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Criminal Trial Procedures

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Criminal Trial Procedures

The pretrial procedures are the formal process taken after arrest is made all away up to the trial. Once an arrest has been made the prosecutor will decides to file charges if there is probable cause to the crime, which he or she is charged with. The next step will be the preliminary hearing. The preliminary hearing will establish whether probable cause is sufficient for trial. The preliminary hearing is conducted before a magistrate or a judge, were the prosecution presents its evidence and witnesses to the judge. The defendant or the defense counsel has the right to cross-examine witnesses and to challenge the prosecutor's evidence. Base on the evidence showed to the judge, the judge will make a decision if probable cause exists to be bounded over for trial.

An arraignment takes place after the preliminary hearing. At the arraignment, the judge informs the defendant of the charges and appoints counsel if it has not yet been retained. According to the 6th Amendment of the U.S. Constitution, the accused has the right to be informed of the nature and cause of the accusation. The judge at the arraignment must make sure that the defendant clearly understands the charges. After the charges are read and explained, the defendant is asked to enter a plea. If a plea of not guilty the judge will set a trial date. When the defendant pleads guilty or nolo, a date for sentencing is arranged. The judge then either sets bail or releases the defendant on personal recognizance. If a guilty plea is made, it very important that the defendant knows that he or she is surrendering their constitutional rights. By surrendering his or her constitution right, they are given up their right to remain silent, the right to confront wit¬nesses, the right to a trial by jury, and the right to be proven guilty by proof beyond a reasonable doubt.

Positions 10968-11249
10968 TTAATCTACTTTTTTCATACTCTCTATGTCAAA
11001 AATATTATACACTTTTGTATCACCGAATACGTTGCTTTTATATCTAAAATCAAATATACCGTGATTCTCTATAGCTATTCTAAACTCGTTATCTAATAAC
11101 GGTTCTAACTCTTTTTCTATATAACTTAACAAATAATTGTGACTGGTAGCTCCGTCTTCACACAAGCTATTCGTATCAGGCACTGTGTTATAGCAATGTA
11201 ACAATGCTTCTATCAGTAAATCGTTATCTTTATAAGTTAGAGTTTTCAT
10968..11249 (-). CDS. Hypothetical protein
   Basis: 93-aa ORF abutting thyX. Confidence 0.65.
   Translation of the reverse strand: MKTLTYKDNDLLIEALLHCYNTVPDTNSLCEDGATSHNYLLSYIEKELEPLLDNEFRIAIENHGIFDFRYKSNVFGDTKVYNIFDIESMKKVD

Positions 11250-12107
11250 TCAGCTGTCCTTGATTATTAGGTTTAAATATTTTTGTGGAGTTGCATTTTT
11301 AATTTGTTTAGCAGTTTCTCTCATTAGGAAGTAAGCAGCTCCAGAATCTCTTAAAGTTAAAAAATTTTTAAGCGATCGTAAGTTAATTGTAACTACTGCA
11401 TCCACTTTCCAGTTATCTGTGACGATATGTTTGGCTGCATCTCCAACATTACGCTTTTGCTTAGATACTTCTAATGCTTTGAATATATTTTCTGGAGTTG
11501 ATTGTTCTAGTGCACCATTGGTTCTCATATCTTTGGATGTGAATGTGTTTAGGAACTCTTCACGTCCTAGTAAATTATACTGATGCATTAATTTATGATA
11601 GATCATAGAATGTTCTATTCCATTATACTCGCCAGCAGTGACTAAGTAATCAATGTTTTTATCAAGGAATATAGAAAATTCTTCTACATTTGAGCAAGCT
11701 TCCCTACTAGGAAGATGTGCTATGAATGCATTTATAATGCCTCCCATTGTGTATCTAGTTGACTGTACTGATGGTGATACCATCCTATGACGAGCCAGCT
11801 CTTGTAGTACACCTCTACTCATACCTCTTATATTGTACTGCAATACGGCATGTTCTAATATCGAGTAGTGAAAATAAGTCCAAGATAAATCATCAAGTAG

The next part of the process is the trial stage. This stage usually begins with jury selection (unless it's a bench trial). This is done through a process called voir dire (French, for "see say.") During the voir dire, attorneys from both, the prosecution and defense as well as the judge challenge the prospective jurors in an attempt to winnow through them.



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